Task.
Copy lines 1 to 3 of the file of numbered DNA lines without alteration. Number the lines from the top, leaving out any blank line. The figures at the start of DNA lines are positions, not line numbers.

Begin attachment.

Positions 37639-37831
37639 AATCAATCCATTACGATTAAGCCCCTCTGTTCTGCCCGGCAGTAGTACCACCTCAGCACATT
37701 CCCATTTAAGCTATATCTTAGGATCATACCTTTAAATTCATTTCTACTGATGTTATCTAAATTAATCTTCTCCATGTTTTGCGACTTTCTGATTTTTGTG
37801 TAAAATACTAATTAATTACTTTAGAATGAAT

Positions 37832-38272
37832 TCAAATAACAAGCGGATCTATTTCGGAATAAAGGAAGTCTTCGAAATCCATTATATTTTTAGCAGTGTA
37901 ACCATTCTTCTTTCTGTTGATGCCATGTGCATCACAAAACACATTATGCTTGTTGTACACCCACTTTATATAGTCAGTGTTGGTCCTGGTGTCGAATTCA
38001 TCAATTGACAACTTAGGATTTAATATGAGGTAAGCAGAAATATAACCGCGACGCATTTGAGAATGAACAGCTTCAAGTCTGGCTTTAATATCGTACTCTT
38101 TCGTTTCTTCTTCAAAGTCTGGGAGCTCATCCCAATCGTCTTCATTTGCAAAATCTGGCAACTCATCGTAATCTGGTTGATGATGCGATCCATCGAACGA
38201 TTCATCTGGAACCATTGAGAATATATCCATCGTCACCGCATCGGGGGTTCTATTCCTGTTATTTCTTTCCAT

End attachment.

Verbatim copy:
Positions 37639-37831
37639 AATCAATCCATTACGATTAAGCCCCTCTGTTCTGCCCGGCAGTAGTACCACCTCAGCACATT
37701 CCCATTTAAGCTATATCTTAGGATCATACCTTTAAATTCATTTCTACTGATGTTATCTAAATTAATCTTCTCCATGTTTTGCGACTTTCTGATTTTTGTG